Brian W. Fairbanks - Writer/Music/Bob Dylan at 60

When rock and roll seized the pop charts five decades ago, exiling the bow-tied crooners to the Las Vegas lounges, it was the music of teenage rebellion. It was unthinkable then that a rock singer could still be relevant once he reached 30, and ludicrous to imagine him (or her) at 50 with gray hair and grandchildren. But in May 2001, Bob Dylan turns 60. In 1963, he was the baby-faced balladeer who warned previous generations that their "old road is rapidly aging." Now he is old himself. While his fans celebrate this milestone, Dylan will likely ignore it. "I don't pay any attention to it," he once said of fame. "Life is too short and what do people want? They want your autograph."

One reason for Dylan's longevity has to be his voice. It sounds no older now than it did in 1962, the year he released his first album. But it never sounded young. It was rough and creaky then. It is rough and creaky now. It took getting used to, but it was the perfect vehicle for a bitter anthem like "Positively 4th Street." Even his love songs, including the defiant "It Ain't Me, Babe" benefited from sandpaper vocals that seemed to have traveled long and hard on the rough road of romance.

The songs themselves are timeless. When writing "Forever Young" in 1973, Dylan may have been thinking of his children, but the title describes his work. His early songs spoke to the disillusioned young people of the Vietnam era, but they transcend time and still speak to people today. This marks Dylan as a true artist, as does his refusal to follow the pack. In 1969, when "flower power" was all the rage, Dylan went country with Nashville Skyline. In the late 1970s, when the Rolling Stones and Elton John jumped on the disco bandwagon, Dylan turned to gospel. "The glory of God knocked me down and picked me up," he said.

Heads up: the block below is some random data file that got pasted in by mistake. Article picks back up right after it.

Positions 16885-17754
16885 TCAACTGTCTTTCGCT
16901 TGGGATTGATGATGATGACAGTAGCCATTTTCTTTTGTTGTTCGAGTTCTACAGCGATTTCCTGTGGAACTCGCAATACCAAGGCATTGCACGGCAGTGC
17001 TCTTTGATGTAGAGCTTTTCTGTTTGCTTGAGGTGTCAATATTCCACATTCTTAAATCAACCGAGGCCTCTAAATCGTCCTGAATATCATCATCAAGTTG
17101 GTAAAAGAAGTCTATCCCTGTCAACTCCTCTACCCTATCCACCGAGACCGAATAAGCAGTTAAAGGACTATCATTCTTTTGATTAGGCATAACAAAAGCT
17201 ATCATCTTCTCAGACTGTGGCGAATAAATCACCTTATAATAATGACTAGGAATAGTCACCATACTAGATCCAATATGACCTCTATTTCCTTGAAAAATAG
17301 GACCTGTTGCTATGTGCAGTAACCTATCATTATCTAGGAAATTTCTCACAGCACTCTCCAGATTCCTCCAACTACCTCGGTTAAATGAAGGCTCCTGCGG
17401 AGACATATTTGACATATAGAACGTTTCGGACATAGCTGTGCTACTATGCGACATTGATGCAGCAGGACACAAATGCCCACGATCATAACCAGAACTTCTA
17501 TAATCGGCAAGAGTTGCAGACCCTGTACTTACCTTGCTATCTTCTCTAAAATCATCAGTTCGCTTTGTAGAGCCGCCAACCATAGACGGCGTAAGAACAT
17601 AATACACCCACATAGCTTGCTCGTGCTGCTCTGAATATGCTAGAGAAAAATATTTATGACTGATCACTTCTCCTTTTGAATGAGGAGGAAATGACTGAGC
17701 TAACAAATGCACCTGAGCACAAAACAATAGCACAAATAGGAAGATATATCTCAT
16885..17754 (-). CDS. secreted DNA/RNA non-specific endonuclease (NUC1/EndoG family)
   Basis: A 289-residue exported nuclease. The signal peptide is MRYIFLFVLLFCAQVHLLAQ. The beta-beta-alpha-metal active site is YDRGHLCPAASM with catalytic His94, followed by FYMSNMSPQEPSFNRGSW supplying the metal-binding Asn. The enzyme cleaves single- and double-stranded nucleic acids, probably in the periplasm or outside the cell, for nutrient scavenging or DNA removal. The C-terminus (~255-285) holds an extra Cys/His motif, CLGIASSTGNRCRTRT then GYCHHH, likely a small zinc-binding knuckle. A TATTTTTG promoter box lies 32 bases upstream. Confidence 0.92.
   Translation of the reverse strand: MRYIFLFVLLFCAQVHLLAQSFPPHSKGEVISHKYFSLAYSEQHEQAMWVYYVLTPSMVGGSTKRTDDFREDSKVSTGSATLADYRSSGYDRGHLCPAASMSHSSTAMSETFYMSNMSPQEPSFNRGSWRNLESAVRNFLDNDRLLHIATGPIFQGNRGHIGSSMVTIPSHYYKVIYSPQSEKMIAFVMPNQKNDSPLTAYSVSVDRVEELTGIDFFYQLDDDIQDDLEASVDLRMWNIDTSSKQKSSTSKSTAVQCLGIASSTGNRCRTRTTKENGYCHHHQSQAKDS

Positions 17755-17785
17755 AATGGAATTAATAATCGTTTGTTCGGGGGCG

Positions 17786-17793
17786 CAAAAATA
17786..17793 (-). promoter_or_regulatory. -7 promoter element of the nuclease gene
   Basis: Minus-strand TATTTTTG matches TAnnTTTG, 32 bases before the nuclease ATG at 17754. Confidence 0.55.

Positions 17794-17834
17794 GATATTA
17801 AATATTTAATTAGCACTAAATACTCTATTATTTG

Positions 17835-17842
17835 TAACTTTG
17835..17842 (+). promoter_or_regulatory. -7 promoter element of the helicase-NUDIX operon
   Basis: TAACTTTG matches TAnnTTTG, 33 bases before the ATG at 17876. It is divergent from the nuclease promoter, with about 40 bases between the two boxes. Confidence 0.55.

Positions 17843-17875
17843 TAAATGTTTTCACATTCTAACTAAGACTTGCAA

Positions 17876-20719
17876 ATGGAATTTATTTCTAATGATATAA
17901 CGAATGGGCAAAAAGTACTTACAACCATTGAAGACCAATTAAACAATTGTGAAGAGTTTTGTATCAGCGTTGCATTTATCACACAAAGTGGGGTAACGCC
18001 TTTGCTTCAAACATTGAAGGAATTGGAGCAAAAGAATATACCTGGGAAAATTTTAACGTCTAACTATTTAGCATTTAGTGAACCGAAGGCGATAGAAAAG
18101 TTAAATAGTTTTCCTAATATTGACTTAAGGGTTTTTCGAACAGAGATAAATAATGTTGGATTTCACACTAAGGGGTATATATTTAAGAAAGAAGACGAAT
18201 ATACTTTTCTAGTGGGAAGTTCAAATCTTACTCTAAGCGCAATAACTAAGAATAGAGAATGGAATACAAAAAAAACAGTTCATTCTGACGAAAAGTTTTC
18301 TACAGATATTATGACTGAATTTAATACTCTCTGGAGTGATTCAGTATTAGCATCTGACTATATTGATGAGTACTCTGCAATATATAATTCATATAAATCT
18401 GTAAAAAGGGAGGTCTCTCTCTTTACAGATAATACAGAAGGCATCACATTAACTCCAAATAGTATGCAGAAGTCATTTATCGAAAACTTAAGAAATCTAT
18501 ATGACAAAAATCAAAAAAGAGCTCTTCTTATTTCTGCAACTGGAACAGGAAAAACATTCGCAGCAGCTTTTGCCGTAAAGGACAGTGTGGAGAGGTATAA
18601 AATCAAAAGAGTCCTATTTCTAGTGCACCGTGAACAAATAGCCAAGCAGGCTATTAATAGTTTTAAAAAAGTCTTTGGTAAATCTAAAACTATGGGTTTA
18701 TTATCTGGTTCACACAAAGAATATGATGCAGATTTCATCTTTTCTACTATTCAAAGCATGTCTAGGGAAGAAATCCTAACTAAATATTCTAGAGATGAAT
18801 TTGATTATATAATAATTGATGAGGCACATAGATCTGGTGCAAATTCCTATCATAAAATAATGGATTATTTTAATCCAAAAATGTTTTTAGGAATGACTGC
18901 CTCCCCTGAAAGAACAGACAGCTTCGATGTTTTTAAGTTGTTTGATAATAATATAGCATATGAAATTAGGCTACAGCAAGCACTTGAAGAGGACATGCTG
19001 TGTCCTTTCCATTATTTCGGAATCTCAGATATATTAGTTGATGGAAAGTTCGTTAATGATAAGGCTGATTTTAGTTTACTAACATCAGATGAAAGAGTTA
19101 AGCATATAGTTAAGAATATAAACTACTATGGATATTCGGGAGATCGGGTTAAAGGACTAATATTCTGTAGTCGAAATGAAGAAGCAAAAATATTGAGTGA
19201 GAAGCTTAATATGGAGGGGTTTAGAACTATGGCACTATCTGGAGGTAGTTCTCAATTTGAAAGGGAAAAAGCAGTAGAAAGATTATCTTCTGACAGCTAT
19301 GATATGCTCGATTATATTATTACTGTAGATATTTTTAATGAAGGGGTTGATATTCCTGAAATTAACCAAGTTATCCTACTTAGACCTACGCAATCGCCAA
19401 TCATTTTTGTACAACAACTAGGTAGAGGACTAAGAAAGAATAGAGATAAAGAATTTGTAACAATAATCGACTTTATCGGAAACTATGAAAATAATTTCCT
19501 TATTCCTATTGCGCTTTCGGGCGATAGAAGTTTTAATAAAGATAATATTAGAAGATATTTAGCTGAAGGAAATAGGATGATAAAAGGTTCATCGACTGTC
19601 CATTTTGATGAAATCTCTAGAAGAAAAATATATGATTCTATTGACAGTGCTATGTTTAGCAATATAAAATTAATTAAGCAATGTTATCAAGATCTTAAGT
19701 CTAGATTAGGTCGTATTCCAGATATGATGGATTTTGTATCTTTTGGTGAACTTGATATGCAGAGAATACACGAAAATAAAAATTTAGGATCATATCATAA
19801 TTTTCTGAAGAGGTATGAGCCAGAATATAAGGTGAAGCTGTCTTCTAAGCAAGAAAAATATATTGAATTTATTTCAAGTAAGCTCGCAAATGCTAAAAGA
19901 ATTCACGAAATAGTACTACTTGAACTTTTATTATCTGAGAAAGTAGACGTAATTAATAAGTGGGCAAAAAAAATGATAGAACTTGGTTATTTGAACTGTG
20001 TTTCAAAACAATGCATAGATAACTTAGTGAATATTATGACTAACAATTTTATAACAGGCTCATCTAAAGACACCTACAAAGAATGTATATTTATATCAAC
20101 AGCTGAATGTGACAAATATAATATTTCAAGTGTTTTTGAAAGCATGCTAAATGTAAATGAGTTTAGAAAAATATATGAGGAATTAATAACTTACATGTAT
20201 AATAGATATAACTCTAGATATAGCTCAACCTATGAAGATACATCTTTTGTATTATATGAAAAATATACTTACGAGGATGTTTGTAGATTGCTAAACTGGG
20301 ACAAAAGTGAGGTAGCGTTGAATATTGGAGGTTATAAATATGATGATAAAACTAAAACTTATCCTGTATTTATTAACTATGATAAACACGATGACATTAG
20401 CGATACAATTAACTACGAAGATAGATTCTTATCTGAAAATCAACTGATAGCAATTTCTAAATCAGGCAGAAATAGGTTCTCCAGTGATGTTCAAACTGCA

The controversial "born-again" period alienated many of his fans. It also seemed to inhibit his creativity. After all, one of the jobs of an artist is to question. When an artist believes he has found the truth, what's left for him to ask?

The next two decades saw Dylan return to live performing with a vengeance, performing so many old songs that he became a nostalgic figure, as much a relic of the 60s as peace signs and hippie beads. But in 1997, he bounced back, not only from a near fatal heart ailment, but also from a creative and commercial drought. Time Out of Mind put him back on top. Now, with a Kennedy Center honor, several Grammys, and even an Oscar in the bag, he seems likely to stay there.

Having been so identified with the decade known as "The Sixties," it's appropriate that he should live and prosper throughout his own sixties. Happy birthday, Bob.

About the author

Dylan ink drawing (top right) by the author 1990 Brian W. Fairbanks

Originally published at Paris Woman Journal
2001 Paris Woman Journal

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